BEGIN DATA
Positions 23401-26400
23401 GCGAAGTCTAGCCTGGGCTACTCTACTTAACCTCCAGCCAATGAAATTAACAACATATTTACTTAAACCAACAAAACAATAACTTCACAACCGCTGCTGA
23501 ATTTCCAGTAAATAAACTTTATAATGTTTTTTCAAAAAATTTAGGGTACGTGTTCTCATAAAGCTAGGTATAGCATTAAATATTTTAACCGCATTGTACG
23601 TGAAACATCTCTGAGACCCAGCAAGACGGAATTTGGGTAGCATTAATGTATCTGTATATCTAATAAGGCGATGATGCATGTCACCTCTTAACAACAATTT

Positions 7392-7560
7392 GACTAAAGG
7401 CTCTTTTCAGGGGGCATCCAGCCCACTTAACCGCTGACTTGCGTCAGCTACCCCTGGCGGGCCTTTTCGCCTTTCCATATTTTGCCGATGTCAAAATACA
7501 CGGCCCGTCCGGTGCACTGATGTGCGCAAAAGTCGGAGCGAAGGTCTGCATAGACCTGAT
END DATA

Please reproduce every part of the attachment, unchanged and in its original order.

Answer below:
Positions 23401-26400
23401 GCGAAGTCTAGCCTGGGCTACTCTACTTAACCTCCAGCCAATGAAATTAACAACATATTTACTTAAACCAACAAAACAATAACTTCACAACCGCTGCTGA
23501 ATTTCCAGTAAATAAACTTTATAATGTTTTTTCAAAAAATTTAGGGTACGTGTTCTCATAAAGCTAGGTATAGCATTAAATATTTTAACCGCATTGTACG
23601 TGAAACATCTCTGAGACCCAGCAAGACGGAATTTGGGTAGCATTAATGTATCTGTATATCTAATAAGGCGATGATGCATGTCACCTCTTAACAACAATTT

Positions 7392-7560
7392 GACTAAAGG
7401 CTCTTTTCAGGGGGCATCCAGCCCACTTAACCGCTGACTTGCGTCAGCTACCCCTGGCGGGCCTTTTCGCCTTTCCATATTTTGCCGATGTCAAAATACA
7501 CGGCCCGTCCGGTGCACTGATGTGCGCAAAAGTCGGAGCGAAGGTCTGCATAGACCTGAT